Nathan Bell and the gathering of ideas

Tennessee songwriter Nathan Bell has had a career with plenty of ups and downs, including an almost 15-year break from the industry. Natasha Mckim catches up with Nathan ahead of his visit to Aberdeen this week.

With a poet for a father and an avid reader for a mother, it is no surprise that Nathan Bell turned out to be a songwriter and wordsmith.

A man who doesn’t believe in looking back, Nathan looks to the future and crafts music around the life he sees and the things he believes in. His new album Love > Fear (48 hours in traitorland) is a stark, acoustic soundtrack for the times we are living in. Hopefully audiences will get a good taste of his music when Nathan visits Aberdeen for the first time thanks to Almost Blue Promotions, which is seeking to bring more country music gigs to the city.

You are kicking off your tour in Amsterdam – do you notice a difference in audiences depending on what country you are in?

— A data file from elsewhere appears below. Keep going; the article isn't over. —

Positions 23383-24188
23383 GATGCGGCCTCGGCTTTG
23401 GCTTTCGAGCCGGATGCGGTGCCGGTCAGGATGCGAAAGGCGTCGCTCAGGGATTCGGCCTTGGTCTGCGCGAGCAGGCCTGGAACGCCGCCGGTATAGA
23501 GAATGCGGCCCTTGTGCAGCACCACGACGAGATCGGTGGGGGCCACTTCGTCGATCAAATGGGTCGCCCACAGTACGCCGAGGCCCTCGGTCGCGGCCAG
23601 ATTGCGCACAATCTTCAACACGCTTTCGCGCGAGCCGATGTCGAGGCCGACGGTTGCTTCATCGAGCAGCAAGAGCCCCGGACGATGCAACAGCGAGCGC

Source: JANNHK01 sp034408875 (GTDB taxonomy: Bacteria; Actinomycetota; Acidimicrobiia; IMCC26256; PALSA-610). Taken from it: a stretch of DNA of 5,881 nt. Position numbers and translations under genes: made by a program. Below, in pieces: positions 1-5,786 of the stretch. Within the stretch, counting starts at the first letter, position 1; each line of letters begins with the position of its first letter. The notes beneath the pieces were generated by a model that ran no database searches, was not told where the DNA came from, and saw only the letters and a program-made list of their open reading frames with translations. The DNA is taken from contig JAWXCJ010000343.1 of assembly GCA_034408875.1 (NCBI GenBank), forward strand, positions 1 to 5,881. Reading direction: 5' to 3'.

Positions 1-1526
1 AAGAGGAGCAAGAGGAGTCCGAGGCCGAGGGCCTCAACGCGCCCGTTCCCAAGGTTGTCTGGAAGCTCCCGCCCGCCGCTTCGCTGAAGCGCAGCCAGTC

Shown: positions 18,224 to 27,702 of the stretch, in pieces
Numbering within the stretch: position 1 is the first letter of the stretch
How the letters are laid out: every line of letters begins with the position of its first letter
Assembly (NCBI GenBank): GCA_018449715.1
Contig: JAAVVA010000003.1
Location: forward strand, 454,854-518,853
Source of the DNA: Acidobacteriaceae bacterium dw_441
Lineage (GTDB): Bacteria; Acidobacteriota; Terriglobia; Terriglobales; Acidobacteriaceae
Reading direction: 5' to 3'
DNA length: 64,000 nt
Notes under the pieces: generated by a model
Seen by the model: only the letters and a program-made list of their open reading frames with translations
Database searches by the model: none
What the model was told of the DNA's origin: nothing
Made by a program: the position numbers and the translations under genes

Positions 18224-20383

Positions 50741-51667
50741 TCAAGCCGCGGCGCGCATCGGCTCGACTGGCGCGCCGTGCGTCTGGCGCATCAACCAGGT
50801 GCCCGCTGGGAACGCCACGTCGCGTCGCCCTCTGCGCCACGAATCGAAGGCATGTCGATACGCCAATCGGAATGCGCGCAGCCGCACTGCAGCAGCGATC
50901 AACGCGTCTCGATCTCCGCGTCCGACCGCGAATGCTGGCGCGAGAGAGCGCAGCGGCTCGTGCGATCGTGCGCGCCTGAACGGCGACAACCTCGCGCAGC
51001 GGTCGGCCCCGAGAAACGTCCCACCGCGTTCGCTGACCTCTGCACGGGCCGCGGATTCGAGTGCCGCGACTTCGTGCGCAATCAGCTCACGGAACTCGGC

Yes, the audiences in both Europe and the UK are very knowledgeable about American roots music. And very politically aware. I think they demand a refreshing level of honesty from the performer.

At what age did you first become interested in music?

I started playing music at a very young age, maybe eight or nine years old. But I can’t recall why. I started on trumpet and switched to guitar so I could sing and play at the same time.

How big an impact have your family played in your career?